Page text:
All the best known details of the investigation into the brutal slaying of Mr and Mrs Borden are included, some in the present day narrative which runs throughout the book, some in the flashbacks that give the background to past conflicts that are still running, no doubt because the two daughters should have left long ago. We are given some insight as to why Emma stayed, which was due to the unnaturally symbiotic relationship with Lizzie, but no clue was offered as to why none of the local men had asked for Lizzie’s hand in marriage.

The style of writing took a little while to acclimatise to, but once I got into the stride of the book I was eager to see what theories as to what happened on that fateful day the author would propose and I’m glad to say that no single theory held sway over another, with Sarah Schmidt giving the reader the chance to come to their own conclusions based on the evidence produced.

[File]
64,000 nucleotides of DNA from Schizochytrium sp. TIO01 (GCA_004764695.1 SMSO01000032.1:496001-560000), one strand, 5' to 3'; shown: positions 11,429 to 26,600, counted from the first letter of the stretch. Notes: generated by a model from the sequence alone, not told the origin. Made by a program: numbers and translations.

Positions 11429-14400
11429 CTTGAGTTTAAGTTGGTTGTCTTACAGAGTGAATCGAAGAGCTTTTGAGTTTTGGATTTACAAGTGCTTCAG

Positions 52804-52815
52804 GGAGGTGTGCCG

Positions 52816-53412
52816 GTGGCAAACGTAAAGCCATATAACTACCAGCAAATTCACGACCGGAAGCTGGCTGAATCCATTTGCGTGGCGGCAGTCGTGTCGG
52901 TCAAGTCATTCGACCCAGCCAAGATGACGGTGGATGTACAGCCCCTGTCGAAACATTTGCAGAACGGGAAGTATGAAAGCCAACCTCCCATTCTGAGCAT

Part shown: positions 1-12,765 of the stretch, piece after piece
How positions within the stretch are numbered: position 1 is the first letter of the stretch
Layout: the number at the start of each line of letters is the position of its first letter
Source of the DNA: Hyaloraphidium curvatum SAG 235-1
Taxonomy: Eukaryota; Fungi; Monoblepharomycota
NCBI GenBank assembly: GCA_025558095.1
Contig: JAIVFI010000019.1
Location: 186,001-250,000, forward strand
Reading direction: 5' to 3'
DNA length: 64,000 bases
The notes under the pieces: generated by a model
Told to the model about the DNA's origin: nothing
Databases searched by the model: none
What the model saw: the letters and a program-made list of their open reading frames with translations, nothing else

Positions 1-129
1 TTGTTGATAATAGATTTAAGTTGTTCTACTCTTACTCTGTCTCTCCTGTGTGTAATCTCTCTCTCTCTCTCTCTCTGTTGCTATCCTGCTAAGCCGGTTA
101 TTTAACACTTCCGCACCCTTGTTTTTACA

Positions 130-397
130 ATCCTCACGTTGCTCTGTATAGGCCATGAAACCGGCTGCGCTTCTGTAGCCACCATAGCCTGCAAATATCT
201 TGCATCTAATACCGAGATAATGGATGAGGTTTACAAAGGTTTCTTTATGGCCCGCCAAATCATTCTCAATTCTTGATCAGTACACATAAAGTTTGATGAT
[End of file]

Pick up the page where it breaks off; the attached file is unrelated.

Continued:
I have to admit I only really sympathised with one of the characters who narrates this story and that was Bridget, the Irish housemaid who crossed the ocean for a better life and has been saving money to return home to her family but maybe that was because she had the most ‘normal’ of voices. Andrew is presented through the eyes of all of the characters as a harsh father and Abby as a spiteful and bitter step-mother. The undercurrents of distrust and outright hostility are then thrown into focus by the appearance of John Morse, the brother of the Sarah, Andrew Borden’s first wife and mother to Emma and Lizzie. In some ways by the time I completed the book, whoever the murderer was, the deaths seem almost inevitable.

In conclusion See What I Have Done is an unusual and fascinating read, but far from a comfortably one; the writing so vivid I feared sensory overload and as a result I foretell a pearless future for this reader!